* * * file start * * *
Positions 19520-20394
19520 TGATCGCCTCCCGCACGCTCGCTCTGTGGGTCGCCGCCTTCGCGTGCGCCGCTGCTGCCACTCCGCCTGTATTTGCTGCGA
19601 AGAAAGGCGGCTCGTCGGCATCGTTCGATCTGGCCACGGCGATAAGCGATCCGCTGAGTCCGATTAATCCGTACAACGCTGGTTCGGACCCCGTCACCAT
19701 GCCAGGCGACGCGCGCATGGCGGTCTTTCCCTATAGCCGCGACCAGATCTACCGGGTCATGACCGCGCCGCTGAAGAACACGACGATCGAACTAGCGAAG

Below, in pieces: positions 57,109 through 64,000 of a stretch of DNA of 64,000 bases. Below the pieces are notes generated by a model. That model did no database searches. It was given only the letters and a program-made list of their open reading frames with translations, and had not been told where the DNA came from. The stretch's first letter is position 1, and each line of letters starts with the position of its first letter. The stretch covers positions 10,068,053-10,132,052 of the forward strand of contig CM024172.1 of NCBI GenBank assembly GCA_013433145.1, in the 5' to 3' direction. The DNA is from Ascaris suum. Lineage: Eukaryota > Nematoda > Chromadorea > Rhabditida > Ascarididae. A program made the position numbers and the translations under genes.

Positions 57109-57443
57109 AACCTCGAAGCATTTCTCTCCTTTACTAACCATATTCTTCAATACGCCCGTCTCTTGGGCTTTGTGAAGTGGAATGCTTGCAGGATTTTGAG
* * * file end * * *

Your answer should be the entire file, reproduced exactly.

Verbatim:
Positions 19520-20394
19520 TGATCGCCTCCCGCACGCTCGCTCTGTGGGTCGCCGCCTTCGCGTGCGCCGCTGCTGCCACTCCGCCTGTATTTGCTGCGA
19601 AGAAAGGCGGCTCGTCGGCATCGTTCGATCTGGCCACGGCGATAAGCGATCCGCTGAGTCCGATTAATCCGTACAACGCTGGTTCGGACCCCGTCACCAT
19701 GCCAGGCGACGCGCGCATGGCGGTCTTTCCCTATAGCCGCGACCAGATCTACCGGGTCATGACCGCGCCGCTGAAGAACACGACGATCGAACTAGCGAAG

Below, in pieces: positions 57,109 through 64,000 of a stretch of DNA of 64,000 bases. Below the pieces are notes generated by a model. That model did no database searches. It was given only the letters and a program-made list of their open reading frames with translations, and had not been told where the DNA came from. The stretch's first letter is position 1, and each line of letters starts with the position of its first letter. The stretch covers positions 10,068,053-10,132,052 of the forward strand of contig CM024172.1 of NCBI GenBank assembly GCA_013433145.1, in the 5' to 3' direction. The DNA is from Ascaris suum. Lineage: Eukaryota > Nematoda > Chromadorea > Rhabditida > Ascarididae. A program made the position numbers and the translations under genes.

Positions 57109-57443
57109 AACCTCGAAGCATTTCTCTCCTTTACTAACCATATTCTTCAATACGCCCGTCTCTTGGGCTTTGTGAAGTGGAATGCTTGCAGGATTTTGAG